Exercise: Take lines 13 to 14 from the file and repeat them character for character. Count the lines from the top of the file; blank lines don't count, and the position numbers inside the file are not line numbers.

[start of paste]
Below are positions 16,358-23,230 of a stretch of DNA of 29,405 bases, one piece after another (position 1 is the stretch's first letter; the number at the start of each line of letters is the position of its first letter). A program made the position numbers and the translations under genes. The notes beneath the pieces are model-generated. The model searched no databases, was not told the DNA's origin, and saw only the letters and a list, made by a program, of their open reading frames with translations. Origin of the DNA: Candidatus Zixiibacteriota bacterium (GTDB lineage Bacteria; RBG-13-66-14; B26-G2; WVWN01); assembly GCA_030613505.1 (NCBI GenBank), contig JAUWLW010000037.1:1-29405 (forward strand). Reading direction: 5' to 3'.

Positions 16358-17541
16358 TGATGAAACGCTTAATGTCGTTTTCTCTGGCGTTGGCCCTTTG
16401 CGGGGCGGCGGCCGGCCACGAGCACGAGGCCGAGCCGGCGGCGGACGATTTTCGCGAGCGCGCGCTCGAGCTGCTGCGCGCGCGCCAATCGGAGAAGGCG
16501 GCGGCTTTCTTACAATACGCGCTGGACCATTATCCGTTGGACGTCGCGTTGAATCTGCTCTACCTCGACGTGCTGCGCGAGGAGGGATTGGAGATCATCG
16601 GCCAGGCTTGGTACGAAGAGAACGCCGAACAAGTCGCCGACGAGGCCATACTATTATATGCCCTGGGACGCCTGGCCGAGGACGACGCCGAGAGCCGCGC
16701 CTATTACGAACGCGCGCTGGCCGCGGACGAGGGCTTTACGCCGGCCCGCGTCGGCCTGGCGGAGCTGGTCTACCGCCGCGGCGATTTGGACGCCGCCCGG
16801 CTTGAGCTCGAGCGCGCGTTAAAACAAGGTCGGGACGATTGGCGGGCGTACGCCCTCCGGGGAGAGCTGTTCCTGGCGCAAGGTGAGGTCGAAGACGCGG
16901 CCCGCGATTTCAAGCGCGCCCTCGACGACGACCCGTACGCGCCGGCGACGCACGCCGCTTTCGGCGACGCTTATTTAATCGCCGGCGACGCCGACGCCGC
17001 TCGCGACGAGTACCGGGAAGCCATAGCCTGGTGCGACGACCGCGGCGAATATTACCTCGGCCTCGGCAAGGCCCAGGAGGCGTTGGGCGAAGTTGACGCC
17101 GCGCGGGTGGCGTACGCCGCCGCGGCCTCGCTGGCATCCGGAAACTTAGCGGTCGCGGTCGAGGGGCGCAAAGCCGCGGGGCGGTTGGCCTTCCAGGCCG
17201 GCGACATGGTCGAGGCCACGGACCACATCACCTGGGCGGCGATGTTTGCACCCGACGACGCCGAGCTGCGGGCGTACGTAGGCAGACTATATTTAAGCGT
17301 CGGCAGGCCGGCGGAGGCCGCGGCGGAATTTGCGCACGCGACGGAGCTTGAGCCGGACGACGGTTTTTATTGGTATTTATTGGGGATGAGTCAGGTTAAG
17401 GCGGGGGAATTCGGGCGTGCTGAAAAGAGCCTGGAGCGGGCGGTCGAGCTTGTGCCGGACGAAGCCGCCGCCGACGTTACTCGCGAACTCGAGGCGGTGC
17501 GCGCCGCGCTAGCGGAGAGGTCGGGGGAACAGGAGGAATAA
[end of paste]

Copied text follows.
17301 CGGCAGGCCGGCGGAGGCCGCGGCGGAATTTGCGCACGCGACGGAGCTTGAGCCGGACGACGGTTTTTATTGGTATTTATTGGGGATGAGTCAGGTTAAG
17401 GCGGGGGAATTCGGGCGTGCTGAAAAGAGCCTGGAGCGGGCGGTCGAGCTTGTGCCGGACGAAGCCGCCGCCGACGTTACTCGCGAACTCGAGGCGGTGC